Deep in the Darkness is next up for Chiller. This book is a fan favorite--published in 2004, it has sold very well for me, and continues to perform well now in digital format. No matter where I go, at conventions or signings, readers will always comment on that book and tell me it would make a killer horror film. It is in fact influenced by the 1970's made-for-TV film Don't Be Afraid of the Dark. It is about a Manhattan doctor who leaves the city life behind for a small practice in Ashborough, New Hampshire. What he ultimately discovers is that the entire town is controlled by a race of deformed human/creatures that live in the woodlands surrounding the town. Finding no way to escape the town, Dr. Michael Cayle sees no option but to fight back in order to protect his family.

Unlike Dead Souls, Deep in the Darkness follows the plot of the book very closely. A few small changes were made; since the book is told in in first person POV, we needed an extra character to get some of the inner dialogue out of Michael. But the plot and integrity of the story in the book and the movie are almost identical. Having spent a good deal of time on the set, I can confidently say that fans of the book will be VERY pleased.

I'd like to add that the popularity of Deep in the Darkness has ultimately led me to write a sequel, entitled Return to Darkness, which picks up right where Deep leaves off.

If you met someone who hasn't seen Dead Souls, what would you say to them to convince them to give it a chance over all the other horror movies and supernatural thrillers out there?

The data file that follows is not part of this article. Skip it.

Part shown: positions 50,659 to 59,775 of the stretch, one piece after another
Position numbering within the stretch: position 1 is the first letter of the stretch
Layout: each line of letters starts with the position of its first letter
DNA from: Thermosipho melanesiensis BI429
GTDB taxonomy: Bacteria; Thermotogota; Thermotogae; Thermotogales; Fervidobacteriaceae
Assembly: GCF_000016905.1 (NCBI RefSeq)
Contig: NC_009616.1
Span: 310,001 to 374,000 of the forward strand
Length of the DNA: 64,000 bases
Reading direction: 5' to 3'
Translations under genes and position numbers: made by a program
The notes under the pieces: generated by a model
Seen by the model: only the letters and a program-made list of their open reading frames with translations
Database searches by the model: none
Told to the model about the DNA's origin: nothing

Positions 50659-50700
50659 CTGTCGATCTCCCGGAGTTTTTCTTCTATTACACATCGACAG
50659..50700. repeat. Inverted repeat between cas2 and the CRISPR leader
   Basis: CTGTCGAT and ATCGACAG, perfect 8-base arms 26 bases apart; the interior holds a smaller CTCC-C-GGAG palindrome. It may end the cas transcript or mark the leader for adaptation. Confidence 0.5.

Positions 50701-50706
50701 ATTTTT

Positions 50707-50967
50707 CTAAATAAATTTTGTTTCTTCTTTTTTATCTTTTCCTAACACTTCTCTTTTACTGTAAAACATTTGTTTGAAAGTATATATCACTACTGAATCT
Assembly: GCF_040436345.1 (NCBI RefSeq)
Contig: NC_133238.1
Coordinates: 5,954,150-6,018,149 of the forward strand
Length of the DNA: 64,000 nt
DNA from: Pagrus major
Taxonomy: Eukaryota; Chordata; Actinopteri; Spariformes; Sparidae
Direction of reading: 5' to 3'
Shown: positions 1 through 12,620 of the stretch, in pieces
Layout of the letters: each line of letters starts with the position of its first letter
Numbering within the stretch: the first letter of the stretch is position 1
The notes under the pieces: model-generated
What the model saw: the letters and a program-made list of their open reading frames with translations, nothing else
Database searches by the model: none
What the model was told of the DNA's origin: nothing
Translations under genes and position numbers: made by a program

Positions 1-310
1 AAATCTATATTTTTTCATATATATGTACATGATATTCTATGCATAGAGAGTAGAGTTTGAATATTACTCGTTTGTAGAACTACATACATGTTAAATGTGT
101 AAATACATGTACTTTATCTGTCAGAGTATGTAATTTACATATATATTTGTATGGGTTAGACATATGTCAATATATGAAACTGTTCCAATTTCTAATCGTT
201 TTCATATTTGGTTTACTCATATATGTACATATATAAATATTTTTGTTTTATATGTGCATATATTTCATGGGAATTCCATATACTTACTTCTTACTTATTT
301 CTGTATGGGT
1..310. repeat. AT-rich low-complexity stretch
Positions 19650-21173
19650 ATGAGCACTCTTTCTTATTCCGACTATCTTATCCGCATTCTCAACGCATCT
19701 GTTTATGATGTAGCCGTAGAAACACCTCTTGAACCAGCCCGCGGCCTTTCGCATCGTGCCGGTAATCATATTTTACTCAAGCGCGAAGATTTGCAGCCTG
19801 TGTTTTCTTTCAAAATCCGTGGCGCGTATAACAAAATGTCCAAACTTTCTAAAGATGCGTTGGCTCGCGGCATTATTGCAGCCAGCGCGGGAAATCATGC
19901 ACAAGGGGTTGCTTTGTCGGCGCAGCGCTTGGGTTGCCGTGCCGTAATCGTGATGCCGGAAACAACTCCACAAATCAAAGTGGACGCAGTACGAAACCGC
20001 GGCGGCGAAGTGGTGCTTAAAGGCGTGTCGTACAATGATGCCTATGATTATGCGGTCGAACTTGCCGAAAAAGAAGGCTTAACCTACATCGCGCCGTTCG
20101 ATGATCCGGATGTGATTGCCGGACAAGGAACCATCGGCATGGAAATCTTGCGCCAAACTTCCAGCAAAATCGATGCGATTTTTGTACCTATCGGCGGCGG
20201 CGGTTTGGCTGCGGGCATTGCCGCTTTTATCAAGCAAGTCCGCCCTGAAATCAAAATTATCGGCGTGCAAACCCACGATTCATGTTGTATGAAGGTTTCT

I would tell them that most supernatural horror films being made are not based off of novels-they are from the jaded imaginations of studios that rely on tired ideas and unnecessary remakes. Chiller has finally stepped up to the plate and given writers the opportunities they deserve, such as with Steve Niles' Remains and Brian Keene's Ghoul. Now with both Dead Souls and Deep in the Darkness, I can offer new viewers, especially those unfamiliar with my work, an opportunity to view a 'different kind' of horror film, one that will push the limits of made-for-TV. Plus, the first 12 minutes of Dead Souls will give even the most seasoned horror film fan the willies-I guarantee it!

Is there any certain message you were trying to get across to readers or viewers of Dead Souls?

I believe my message really stems from my religious beliefs (or lack thereof), and my confusion on how millions of intelligent people can rely on the supernatural (or a strong belief in an ancient fairy tale) to bring comfort into their lives. Like myself, Benjamin Conroy wanted evidence… and he got it, although through darker channels. Is there a true good out there? And if so, is there evil as well? I myself would like to see proof of either. So… my message is a confession of sorts. If readers or viewers of Dead Souls find a moment to question whether God or his antithesis really exists, then I suppose I did a good job.

Dead Souls is available now on Blu-ray and DVD.

Learn more about Author Michael Laimo by visiting his official website.